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The Ruins of Ani

ani1.jpg (12004 bytes)Kars is set in a perpetually moving sea of dry grass. The flat, wind blown plains around the town provide the agricultural means to support the farming villages scattered around its outskirts. The scenery in this district is breathtaking, an endless vista of lofty mountains and fertile valleys surrounds Kars from every direction and when night falls suddenly on the high mountain peaks, the world becomes an impenetrable black, studded by stars so bright they appear to be close enough to reach out and touch.

It is here, in this eastern region, that the first camouflaged and sandbagged military checkpoints and identity controls have all traffic on the road stopped and heavily armed soldiers and police ask interminable questions about who is going where and why. Tourists in the area are expected to show their passports and explain why they are there. The soldiers and police I met on my travels were a friendly bunch, just as intrigued as the villagers about foreign travelers and happy to have an opportunity to practice their English and inquire about the latest happenings in Istanbul. They are amused to hear that tourists consider the region interesting and beautiful as each one of them can count exactly how many days he has left in this remote outpost until he can go home. Travelers are usually told to be careful and sent on their way with a wave and a friendly smile.

ani3_s.jpg (13606 bytes)Kars sits sleepily in the center of the breezy plains at an altitude of 1750 m. This little eastern province once played an important role in Turkish history, being right in the center of the Russo-Turkish war in 1877-78. Kars was ceded to Russia by the defeated Ottoman Army at the conclusion of the war and returned to Turkey by a treaty signed at Brest-Litovsk in 1918. Although the Russians constructed many buildings and the wide avenues, really not all that much has changed within the last 1000 years.

The 10th Century Church of the Apostles, now the Havariler Museum, has a fine display of colorful bas-reliefs including the twelve apostles, posing in cramped and awkwardly artificial positions, in the exterior drum of the dome. Kars is also renowned for its production of distinctive hand-made woolen carpets and intricately designed hand-woven kilims in rich colors and warm tones with traditional motifs made with coarse, thick wool produced in the pastures around Kars.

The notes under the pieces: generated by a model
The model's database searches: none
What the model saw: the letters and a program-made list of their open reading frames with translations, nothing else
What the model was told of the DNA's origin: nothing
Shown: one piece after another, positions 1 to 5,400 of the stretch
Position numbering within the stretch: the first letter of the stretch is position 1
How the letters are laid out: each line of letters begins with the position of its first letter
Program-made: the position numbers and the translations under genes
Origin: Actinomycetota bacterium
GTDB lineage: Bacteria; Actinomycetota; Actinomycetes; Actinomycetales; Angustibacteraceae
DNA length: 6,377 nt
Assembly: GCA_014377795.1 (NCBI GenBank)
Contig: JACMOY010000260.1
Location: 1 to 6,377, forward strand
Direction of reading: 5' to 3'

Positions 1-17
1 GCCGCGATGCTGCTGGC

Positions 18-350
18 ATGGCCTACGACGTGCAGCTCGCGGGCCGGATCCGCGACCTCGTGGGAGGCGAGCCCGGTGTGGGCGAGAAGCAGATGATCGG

A visit to Ani, 45 km east of Kars on the Armenian border, is the main reason for coming here and well worth the time consuming procedure of filling in the application for approval to visit forms and having them stamped by the various authorities -all in different parts of town- the day before the scenic ride out to the medieval ruins. It's best to start out early in the morning, after a delicious breakfast of unique Kars honey and excellent locally made cheddar type cheese.

ani2_s.jpg (9444 bytes)The ancient citadel of Ani is situated on the barren plains above the Arpašay Valley which separates Turkey and Armenia. The site is surrounded by an imposing fortified city wall, currently undergoing intensive restoration. This one time prominent city used to house over 100.000 citizens in it's hey-day. Once an important station on the ancient Silk Road, serving as a trading post and caravanseray for merchants travelling with heavily laden camels between east and west, it is now a ruined ghost town. Ani quickly fell to the Mongols in the 13th century who left the city ransacked in turbulent disarray, then Tamerlane rampaged through and mercilessly destroyed what was left. When the trade routes moved further south, the once bustling metropolis lost its revenue from trade and soon the entire province died. It was again destroyed by earthquakes in the 14th century. What remains now are several Armenian built churches, a ruined Seljuk palace, a couple of mosques and caravanserays and a cathedral. The colorful frescoes and paintings in the churches are still in fine condition although time has left its mark as well.

Stepping back into the turbulent history of unspoiled Eastern Turkey is a refreshing change from the well-worn tourist track. Exploring in the remotest corners of this timeless land, a quest not for the faint-hearted, priceless treasures can be enjoyed at leisure and unforgettable memories retained for a life-time. A truly voracious adventurer can create his own footprints through the ages.

Source:
The Ruins of Ani
By Roni Askey-Doran,
Skylife 04/98